thanks!

Thank you all for the warm wishes on my wedding.   Everything went far better than I could have expected!  Everything was beautiful, and we only had a few little mishaps (I forgot the ring and one of the bridesmaids had to run for it, and the power went out at the beginning of the reception (but it was fixed relatively quickly!)  I had a wonderful time, and I am so happy now to be married to such a wonderful man!  We are off to Chicago for the honeymoon, but I will leave you with some shots of the day from friends!

I’m calm… no, really

I keep telling people that I am not freaking out, but I’m not sure that they really believe me.  After all, my wedding is on Friday after all!  Everything is going pretty smoothly, although my relationship with the caterer seems to be quickly souring.

First, the on topic knitty stuff, then onto wedding!

I bought some Garnstudio Eskimo on the cheap, because I want to make this cardigan.   This yarn smells straight up like sheep, which to be honest kind of freaks me out (am I the only knitter who doesn’t like this?  People are always saying how much they love natural smelling yarn, but I am not such a fan.)  The cat, however, is totally fascinated by the stuff.  I’m not sure… maybe I will wash it? (And to answer the questions about this, I use my swift to get the yarn into hanks (is this the right word?), tie it in a few places so it won’t tangle, and then soak it in woolwash and hang to dry.)

WIP update!  I have finished all the pieces of my Nantucket jacket.  I need to block the pieces above, and then I can get to seaming.  This may or may not happen before the wedding, depending on what else I have to do.  It certainly can’t happen until I get my table cleared off!  The entrelac scarf continues, and I still just adore making it.  The photo above is slightly above one ball of SWS.  I bought 4, which looks like it will make a nice long scarf.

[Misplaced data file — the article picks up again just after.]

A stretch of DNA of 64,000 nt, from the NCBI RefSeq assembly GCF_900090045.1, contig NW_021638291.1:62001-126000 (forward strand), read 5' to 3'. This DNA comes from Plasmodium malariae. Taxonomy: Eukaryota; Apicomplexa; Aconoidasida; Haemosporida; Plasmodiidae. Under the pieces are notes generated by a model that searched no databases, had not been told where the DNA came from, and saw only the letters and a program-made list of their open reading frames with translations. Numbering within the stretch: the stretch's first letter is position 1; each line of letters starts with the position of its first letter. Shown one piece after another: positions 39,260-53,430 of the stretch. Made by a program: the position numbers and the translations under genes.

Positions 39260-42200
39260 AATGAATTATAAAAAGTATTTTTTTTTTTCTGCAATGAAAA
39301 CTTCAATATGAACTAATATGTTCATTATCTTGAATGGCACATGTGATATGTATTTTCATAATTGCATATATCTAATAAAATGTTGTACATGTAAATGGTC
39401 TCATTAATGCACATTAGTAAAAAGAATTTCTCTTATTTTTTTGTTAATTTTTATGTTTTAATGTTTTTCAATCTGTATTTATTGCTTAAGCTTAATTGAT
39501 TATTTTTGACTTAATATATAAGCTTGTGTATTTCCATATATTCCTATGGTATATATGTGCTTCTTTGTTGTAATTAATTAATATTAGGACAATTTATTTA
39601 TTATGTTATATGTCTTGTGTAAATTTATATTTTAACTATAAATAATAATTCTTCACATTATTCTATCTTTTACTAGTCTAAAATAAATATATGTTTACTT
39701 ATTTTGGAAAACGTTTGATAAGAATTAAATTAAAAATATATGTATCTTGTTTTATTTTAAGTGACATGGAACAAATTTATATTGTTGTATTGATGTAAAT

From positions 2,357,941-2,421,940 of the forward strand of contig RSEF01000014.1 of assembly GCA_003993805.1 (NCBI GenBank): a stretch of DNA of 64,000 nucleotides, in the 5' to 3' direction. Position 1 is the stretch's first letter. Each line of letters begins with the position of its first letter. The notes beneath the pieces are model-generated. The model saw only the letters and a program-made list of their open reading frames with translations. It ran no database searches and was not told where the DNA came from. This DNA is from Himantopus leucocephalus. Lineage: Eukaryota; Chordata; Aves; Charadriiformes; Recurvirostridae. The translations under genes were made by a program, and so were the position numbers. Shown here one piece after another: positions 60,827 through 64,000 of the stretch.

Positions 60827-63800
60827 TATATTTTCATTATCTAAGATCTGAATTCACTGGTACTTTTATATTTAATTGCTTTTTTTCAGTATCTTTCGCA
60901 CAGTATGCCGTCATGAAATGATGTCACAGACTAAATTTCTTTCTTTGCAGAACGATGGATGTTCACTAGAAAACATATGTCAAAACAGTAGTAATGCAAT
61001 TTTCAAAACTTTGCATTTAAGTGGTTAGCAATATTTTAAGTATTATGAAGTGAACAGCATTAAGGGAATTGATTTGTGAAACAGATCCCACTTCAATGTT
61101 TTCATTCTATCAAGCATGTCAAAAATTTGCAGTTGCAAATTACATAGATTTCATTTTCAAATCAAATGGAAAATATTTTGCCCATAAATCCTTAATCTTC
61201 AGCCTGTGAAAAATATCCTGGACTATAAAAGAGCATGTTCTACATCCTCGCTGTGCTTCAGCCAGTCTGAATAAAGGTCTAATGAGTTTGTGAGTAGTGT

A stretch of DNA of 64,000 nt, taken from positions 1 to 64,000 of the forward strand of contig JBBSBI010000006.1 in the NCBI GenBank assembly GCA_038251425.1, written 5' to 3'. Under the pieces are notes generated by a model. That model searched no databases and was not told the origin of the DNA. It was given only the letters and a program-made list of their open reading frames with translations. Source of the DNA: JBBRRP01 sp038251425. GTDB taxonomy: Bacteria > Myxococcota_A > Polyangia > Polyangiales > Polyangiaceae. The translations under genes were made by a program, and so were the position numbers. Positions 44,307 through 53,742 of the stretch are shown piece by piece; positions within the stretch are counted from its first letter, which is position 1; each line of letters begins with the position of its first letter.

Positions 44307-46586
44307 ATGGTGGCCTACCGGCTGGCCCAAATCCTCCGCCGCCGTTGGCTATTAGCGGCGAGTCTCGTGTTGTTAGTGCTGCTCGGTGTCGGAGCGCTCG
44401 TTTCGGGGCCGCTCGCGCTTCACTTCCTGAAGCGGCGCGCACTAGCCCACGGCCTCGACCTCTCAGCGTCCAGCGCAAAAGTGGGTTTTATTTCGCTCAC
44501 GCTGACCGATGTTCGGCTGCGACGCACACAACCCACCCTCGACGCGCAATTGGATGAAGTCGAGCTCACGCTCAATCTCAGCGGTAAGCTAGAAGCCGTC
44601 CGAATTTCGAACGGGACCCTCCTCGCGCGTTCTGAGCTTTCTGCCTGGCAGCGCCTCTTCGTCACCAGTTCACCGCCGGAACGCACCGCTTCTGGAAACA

Wedding checklist: I have come up with a simple centerpiece (we got all the tiles, vases etc from friends who got married last year.)

Yes, those are coffee beans in here.  I left that one lit for hours, so that I could make sure it wouldn’t burn or smell.  It doesn’t.

Our escort cards and seating chart are done:

One of my best friends who is a fellow Catholic music person is both playing the music and made the worship aids.  He worked very hard on them, and they are so nice!  I think it will make the mass much easier on my (mostly) non Catholic family.  He’s also handling rehearsals with the musicians (we are having violin, flute and a cantor, and one of my best students is singing Ave Maria.)

I have made a little card that lists directions to the reception (unfortunately it requires highway travel) and lists the members of the bridal party.   Of course, the most important part is the little bride and groom robots I placed there!

I know, computer picture is not good, but I need to still print these off.  That quote is from star trek!  Let’s see if anyone notices who Leonard McCoy is.

Other than that… it’s all pretty good!  We can drop off most of our things at the reception venue tomorrow, and they will set them up.  I still need to get a few gifts for people who have helped us with the wedding, and Marc needs to finish up his favors.  I thought today was Wednesday all morning, so I was really happy to realize it was only Tuesday!  I think we should be ready in plenty of time (knock on wood!)

The most important part?  Leon is so happy when we get presents in the mail!

A present to me!

Thank you for all the comments about my blogiversary!  I was overwhelmed by the number of people stopping by to say they enjoy the blog… thank you all, and I can’t wait to see what I’ve made by the next!